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The time it takes for a stimulus to reach awareness is often assessed by measuring reaction times (RTs) or by a temporal order judgement (TOJ) task in which perceived timing is compared against a reference stimulus. Dissociations of RT and TOJ have been reported earlier in which increases in stimulus intensity such as luminance intensity results in a decrease of RT, whereas perceived perceptual latency in a TOJ task is affected to a lesser degree. Here, we report that a simple manipulation of stimulus size has stronger effects on perceptual latency measured by TOJ than on motor latency measured by RT tasks. When participants were asked to respond to the appearance of a simple stimulus such as a luminance blob, the perceptual latency measured against a standard reference stimulus was up to 40 ms longer for a larger stimulus. In other words, the smaller stimulus was perceived to occur earlier than the larger one. RT on the other hand was hardly affected by size. The TOJ results were further replicated in a simultaneity judgement task, suggesting that the effects of size are not due to TOJ-specific response biases but more likely reflect an effect on perceived timing.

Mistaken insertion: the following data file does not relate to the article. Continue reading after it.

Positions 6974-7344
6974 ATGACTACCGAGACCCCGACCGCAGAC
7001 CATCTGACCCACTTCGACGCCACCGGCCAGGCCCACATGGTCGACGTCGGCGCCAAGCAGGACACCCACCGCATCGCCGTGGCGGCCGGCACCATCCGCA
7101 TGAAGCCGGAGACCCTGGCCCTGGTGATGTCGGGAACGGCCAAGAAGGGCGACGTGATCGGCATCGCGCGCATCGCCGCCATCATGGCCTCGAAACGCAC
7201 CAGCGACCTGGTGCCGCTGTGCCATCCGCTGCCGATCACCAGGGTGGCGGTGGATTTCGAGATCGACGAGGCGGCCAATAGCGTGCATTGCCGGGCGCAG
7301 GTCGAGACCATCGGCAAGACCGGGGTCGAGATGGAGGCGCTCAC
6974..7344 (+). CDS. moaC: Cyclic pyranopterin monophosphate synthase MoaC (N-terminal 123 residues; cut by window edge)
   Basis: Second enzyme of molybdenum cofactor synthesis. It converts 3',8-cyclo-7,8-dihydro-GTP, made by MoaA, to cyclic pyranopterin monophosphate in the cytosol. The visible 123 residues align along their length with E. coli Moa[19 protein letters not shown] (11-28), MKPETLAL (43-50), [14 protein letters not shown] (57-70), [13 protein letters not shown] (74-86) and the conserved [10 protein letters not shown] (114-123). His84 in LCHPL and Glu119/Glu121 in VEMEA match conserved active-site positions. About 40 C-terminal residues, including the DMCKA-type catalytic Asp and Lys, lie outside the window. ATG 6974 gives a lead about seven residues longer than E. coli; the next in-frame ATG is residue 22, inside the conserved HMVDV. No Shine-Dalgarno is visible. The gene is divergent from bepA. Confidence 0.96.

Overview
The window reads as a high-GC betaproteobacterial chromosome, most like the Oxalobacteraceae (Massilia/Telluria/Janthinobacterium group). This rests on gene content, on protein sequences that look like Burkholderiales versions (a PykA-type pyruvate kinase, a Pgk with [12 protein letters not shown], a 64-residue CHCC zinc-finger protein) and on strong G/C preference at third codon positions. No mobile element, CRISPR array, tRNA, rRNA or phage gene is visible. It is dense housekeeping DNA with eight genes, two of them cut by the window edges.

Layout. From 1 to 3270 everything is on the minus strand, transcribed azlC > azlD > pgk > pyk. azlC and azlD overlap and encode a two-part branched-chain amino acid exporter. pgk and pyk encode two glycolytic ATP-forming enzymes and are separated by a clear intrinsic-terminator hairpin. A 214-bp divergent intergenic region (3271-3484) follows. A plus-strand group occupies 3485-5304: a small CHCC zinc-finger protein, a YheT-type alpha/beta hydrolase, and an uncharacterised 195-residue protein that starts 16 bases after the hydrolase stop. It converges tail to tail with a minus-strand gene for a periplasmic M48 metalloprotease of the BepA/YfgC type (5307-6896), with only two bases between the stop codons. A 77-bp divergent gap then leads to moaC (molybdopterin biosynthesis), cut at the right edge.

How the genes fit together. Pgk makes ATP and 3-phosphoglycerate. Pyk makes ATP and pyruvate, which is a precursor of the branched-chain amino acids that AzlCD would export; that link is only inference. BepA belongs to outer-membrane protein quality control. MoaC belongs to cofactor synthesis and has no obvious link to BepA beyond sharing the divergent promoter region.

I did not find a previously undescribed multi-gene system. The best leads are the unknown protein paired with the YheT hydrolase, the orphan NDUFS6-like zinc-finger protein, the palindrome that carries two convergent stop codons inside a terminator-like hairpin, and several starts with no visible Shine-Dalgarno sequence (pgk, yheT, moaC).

Original publication

DOI

10.1177/0301006617695573

Type

Journal article

Journal

Perception

Publication Date

05/2017

Volume

46

Pages

605 - 623

Keywords

perception, spatiotemporal factors, temporal processing, time perception